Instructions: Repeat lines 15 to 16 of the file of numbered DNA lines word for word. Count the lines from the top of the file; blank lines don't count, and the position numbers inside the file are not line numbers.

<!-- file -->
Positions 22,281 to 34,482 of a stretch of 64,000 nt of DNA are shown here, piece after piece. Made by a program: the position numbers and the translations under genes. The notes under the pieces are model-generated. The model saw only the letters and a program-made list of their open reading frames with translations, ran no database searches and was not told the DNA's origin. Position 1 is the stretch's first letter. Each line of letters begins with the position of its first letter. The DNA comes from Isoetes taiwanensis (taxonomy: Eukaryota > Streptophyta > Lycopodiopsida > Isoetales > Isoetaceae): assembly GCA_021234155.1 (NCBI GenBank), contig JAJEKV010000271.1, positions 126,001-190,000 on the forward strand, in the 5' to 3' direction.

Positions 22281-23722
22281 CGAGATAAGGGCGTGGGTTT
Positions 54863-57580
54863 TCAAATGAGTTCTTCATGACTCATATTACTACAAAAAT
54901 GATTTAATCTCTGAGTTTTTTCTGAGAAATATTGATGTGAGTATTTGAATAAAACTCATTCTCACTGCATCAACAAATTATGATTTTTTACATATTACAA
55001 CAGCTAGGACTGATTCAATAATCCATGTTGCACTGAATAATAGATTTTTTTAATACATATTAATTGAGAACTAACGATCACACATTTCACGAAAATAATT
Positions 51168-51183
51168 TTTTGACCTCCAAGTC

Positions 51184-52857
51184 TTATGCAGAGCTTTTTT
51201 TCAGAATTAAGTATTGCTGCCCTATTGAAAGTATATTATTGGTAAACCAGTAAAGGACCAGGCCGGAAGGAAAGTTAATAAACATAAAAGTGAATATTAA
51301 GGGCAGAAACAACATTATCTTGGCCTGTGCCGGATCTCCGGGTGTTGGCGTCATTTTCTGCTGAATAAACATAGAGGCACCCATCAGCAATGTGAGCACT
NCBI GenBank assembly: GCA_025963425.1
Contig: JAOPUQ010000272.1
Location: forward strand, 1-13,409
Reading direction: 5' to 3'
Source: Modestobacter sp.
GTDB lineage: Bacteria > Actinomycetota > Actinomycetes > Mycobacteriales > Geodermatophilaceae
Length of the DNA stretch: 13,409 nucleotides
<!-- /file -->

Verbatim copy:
Contig: JAOPUQ010000272.1
Location: forward strand, 1-13,409